It is an inspiring story, but until you can come up with a way of generating the kind of solidarity that exists among coreligionists, it’s not an example of anything larger. In fact, it is almost sui generis: by Israeli law, Jews everywhere have the right to settle in the Jewish state and gain citizenship there.
If there is any lesson here for the United States and other big Western nations, it may involve becoming pickier, a bit more mindful of whether the newcomers being admitted in their millions are likely to fit in with the people already here. Given our current immigration system, that is going to be very hard to do.
The problem is not merely one of reflexive political correctness, although there is plenty of that to go around. The problem is partly demographic. At one point in his essay, arguing for cutting down on the numbers of unskilled immigrants admitted and favoring the skilled, Gallagher assures prospective critics that such “a shift to emphasizing skilled immigration would not mark a return to a Eurocentric system.”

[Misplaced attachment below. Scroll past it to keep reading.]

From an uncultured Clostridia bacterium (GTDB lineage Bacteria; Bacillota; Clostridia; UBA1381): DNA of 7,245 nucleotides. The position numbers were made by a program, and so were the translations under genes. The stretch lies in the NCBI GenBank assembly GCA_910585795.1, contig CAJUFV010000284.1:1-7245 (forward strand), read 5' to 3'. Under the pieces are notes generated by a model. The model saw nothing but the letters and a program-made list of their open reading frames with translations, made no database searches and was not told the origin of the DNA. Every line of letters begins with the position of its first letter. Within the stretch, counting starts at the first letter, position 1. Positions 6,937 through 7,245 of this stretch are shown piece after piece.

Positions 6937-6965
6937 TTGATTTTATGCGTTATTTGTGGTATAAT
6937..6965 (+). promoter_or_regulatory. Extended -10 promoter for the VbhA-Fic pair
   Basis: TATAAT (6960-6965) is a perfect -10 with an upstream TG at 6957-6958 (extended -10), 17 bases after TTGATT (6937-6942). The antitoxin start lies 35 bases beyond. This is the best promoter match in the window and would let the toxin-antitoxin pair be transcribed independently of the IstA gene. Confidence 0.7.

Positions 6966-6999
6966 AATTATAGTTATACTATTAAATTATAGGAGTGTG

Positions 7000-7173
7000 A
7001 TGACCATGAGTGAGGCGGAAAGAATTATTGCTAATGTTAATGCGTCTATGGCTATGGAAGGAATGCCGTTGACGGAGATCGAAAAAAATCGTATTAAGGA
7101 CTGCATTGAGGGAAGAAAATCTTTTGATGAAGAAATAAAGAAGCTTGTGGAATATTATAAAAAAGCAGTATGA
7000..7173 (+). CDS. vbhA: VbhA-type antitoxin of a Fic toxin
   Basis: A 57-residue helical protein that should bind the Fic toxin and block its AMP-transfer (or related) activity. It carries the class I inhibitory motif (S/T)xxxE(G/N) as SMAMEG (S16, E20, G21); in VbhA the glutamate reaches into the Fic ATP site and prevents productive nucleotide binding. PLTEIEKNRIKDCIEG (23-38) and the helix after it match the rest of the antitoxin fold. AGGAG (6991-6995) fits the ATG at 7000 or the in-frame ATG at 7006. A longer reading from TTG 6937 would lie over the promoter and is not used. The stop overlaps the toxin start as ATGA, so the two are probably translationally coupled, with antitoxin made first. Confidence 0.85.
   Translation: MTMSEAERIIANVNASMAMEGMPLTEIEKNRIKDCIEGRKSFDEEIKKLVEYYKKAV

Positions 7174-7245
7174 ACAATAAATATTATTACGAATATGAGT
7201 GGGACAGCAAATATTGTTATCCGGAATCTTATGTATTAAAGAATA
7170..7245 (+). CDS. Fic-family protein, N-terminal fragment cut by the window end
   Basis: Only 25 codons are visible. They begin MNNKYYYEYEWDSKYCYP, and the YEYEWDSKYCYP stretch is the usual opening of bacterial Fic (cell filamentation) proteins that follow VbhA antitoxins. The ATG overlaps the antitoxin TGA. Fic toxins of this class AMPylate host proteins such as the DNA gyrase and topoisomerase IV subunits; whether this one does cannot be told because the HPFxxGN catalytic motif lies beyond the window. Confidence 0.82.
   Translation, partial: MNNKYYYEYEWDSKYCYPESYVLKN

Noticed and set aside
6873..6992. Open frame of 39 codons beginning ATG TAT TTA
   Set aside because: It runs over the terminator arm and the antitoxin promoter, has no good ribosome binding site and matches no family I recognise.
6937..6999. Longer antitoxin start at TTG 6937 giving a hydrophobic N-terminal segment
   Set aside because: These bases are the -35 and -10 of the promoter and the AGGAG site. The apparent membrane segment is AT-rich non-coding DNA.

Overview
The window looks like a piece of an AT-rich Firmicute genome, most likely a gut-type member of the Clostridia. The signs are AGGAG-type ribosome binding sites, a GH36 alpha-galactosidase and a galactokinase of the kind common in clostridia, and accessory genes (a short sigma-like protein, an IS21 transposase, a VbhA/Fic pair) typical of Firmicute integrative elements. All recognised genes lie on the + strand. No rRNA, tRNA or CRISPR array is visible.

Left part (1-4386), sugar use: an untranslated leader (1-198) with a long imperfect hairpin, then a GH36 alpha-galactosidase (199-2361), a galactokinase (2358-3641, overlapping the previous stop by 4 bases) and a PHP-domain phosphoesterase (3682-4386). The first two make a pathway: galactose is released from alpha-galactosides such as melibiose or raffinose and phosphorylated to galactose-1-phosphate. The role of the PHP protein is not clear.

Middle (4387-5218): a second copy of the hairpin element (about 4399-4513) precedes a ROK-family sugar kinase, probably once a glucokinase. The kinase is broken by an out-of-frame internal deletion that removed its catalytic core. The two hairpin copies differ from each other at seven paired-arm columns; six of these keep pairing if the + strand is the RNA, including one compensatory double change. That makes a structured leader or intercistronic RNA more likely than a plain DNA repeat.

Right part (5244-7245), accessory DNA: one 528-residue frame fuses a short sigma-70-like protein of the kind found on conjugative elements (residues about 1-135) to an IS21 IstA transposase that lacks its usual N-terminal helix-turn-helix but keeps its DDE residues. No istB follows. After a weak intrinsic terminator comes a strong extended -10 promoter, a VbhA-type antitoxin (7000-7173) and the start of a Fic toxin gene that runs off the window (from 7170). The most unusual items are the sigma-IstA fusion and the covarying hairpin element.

Of course it wouldn’t! Have you noticed the rate at which the European population is falling? A promise not to build the American population out of Europeans is like a promise not to build kitchenware out of ivory—the resource required is so rare as to render the project fanciful.
In any case, the choice is not between European immigration and non-European immigration but between high immigration and low immigration. Americans in recent decades have said by overwhelming democratic majorities that they prefer the latter. That has proved unsatisfactory to judges and regulators. And this is where the distinction between migrant and refugee is meaningful—not as a description of sociological reality but as a set of legal tricks for keeping the door of immigration open at a time when Americans and Europeans want it, if not shut entirely, then at least well-latched and heavily guarded.